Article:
Tuesday, August 31, 2010

Coaster: Duvel

Still one of my favorite beers of all time, I picked up this Duvel coaster in Belgium as the dual Flemish/French tag  line gives away. Roughly translated, "Shhh...here we serve ourselves Duvel." It's a play on the slogan on the outside of the Moortgat brewery in Breedonk, "Shhh....here rests the Duvel."

Monday, August 30, 2010

Tasting Notes: Lancaster Kolsch

Brewery: Lancaster Brewing Company
Style: Kolsch
ABV: 4.8%
Date Poured: August 2010 

Tasting notes from the growler of kolsch I picked up fresh from the Lancaster Brewing Company brewpub/restaurant in Harrisburg, PA.

Pours a lustrous golden yellow with a generous frothy snowy white head. Smells strongly of noble hops, grassy and herbal. Some sweet pale malt present as well.

Crisp and light. The grassy hops take over quickly and add to the wonderful crispness and lightness of this beer. Just a hint of biscuity malt and lemony citrus. It's a refreshing ale and perfect for a hot summer day. According to the brewery's website, it's available in cans too, a point in its favor.

Great little summer beer, even better fresh from the brewery (I'd imagine...).

Lancaster Brewing Company

Wednesday, August 18, 2010

Beer Travel: GrowlerQuest 2010! (Part 2)

On our way back through Harrisburg, heading west, I navigated a tangle of junctions for Interstates 83, 283 and state road 322 to reach the Lancaster Brewing Company, a restaurant bar that serves all the offerings from this brewery. I am a big fan of their Milk Stout but has not had a chance to try any of their other offerings. I went in, was directed back to the bar area and promptly was given a few samples.

Now, this was early July when the entire US east coast was sweltering through a heat wave. And coming in out of that 100+ degree heat, the Milk Stout, IPA and even the Hefeweizen all paled in comparison to the Lancaster Kolsch. It was crisp and lightly sweet with a wonderful flowery hop aroma. It was just what the doctor ordered. I ordered up a screw top growler full, paid the barkeep and moved on.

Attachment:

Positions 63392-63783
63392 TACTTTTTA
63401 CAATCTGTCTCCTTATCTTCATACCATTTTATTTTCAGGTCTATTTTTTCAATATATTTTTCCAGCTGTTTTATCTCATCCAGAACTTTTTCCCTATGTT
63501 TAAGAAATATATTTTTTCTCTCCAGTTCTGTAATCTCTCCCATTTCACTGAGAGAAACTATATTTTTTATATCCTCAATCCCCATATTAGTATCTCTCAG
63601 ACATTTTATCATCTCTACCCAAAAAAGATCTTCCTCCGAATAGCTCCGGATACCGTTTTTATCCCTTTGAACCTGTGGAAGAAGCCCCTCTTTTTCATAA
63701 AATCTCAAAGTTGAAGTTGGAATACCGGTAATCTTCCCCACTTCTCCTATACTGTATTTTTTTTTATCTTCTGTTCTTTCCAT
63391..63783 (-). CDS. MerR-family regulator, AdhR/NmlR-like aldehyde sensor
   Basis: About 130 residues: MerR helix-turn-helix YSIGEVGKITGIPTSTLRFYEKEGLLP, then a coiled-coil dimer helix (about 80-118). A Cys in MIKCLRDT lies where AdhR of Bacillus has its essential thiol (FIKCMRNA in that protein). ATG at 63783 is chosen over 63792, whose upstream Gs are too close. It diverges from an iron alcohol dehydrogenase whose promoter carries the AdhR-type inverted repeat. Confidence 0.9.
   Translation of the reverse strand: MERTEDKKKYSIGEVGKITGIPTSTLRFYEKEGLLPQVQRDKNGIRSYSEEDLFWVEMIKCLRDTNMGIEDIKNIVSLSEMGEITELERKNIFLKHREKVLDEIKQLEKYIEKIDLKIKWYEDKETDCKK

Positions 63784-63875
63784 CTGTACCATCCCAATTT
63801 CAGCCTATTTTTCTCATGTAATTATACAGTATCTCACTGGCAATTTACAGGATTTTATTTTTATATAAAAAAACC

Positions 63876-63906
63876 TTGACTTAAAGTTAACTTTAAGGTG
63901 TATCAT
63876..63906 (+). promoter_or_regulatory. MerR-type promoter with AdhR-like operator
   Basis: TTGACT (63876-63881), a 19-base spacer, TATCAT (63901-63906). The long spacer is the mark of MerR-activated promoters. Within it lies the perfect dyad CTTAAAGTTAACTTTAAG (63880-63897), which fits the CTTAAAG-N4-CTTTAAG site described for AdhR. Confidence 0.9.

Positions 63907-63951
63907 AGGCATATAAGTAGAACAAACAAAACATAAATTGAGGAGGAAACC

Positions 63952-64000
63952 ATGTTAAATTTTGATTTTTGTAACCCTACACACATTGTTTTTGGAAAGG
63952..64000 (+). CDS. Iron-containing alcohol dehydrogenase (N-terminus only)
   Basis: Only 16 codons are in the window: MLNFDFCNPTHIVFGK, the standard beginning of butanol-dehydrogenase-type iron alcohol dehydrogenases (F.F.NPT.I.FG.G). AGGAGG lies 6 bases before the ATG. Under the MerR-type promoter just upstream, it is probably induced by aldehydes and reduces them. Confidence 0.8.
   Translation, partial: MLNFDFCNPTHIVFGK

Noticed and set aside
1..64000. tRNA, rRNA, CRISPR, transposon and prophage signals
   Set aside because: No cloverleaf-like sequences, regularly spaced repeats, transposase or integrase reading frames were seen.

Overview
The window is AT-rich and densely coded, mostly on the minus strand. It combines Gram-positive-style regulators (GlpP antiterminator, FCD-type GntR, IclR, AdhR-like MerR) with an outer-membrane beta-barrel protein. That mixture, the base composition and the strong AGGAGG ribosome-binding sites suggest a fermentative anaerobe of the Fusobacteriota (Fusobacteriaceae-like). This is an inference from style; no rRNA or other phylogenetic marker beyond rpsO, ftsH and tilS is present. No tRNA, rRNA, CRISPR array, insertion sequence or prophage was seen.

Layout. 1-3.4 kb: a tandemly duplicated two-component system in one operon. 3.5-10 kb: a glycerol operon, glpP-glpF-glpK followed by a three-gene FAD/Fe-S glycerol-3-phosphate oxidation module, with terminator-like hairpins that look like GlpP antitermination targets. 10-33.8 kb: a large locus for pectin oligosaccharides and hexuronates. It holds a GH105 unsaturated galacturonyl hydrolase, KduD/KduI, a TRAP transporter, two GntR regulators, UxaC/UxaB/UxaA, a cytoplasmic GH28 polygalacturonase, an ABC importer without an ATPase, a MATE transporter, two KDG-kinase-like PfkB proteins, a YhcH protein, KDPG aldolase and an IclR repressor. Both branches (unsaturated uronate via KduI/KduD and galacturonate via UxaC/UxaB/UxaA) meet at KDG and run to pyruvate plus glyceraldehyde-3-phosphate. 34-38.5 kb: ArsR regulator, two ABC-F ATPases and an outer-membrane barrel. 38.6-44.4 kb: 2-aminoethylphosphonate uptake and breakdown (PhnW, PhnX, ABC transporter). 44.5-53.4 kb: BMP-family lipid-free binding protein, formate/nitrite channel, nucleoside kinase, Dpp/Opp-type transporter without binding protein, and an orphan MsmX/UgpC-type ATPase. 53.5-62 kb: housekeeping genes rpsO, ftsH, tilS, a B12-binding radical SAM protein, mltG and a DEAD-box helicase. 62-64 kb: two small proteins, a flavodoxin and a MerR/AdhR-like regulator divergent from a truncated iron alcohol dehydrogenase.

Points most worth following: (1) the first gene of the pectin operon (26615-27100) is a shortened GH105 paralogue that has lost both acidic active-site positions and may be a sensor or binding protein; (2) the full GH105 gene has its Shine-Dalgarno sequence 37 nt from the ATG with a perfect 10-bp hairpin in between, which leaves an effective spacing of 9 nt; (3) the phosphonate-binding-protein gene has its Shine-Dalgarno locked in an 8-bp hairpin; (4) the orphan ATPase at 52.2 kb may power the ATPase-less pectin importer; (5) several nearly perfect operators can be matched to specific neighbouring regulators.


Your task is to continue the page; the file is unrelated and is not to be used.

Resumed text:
LBC of Harrisburg was a homey little restaurant and bar whose menu tries to skew to the upscale side of the normal pub fare. I'll have to get back here for a fuller experience.

As always, tasting notes to follow...

Monday, August 16, 2010

Cooking With Beer: Samuel Adams Pale Ale Corn Bread

No, this is not the most complicated recipe but I am, in fact, the world's worst baker. So this recipe seemed about my speed. Here it is, from the Samuel Adams website:

Pale Ale Corn Bread

1 1/2 cups Samuel Adams® Pale Ale or Samuel Adams® Summer Ale
2 cups flour
1 cup cornmeal
¾ teaspoon baking powder
2 tablespoons sugar

Preheat oven at 350. Combine all the ingredients together in a large bowl. Pour batter into a greased loaf pan and bake for 40 minutes.

Now the notes...

  • I was fresh out of pale ale, Samuel Adams or otherwise. I substituted a bottle of Rogue Brutal Bitter.
  • The recipe does not specify what kind of flour. I used 100% whole wheat flour which will have an affect on the bread later.
  • I used cornmeal from the (relatively) local Nora Mill located in Helen, GA.
  • Since I am the world's worst baker, I don't have a loaf pan. I went with a 9" pan I have used for corn bread in the past.

Basically, combine the ingredients...

Pour it into the pan...

And bake. I made this as a side for a pork loin I barbecued on my charcoal grill with potatoes and peppers. I decided to have a Sea Dog India Pale Ale, a malty, English-style IPA from Maine.

Because of the wheat flour, the bread didn't have the classic yellow/golden brown color of normal corn bread but it tasted good just the same. We're calling it a success but next time I'll try it with white flour.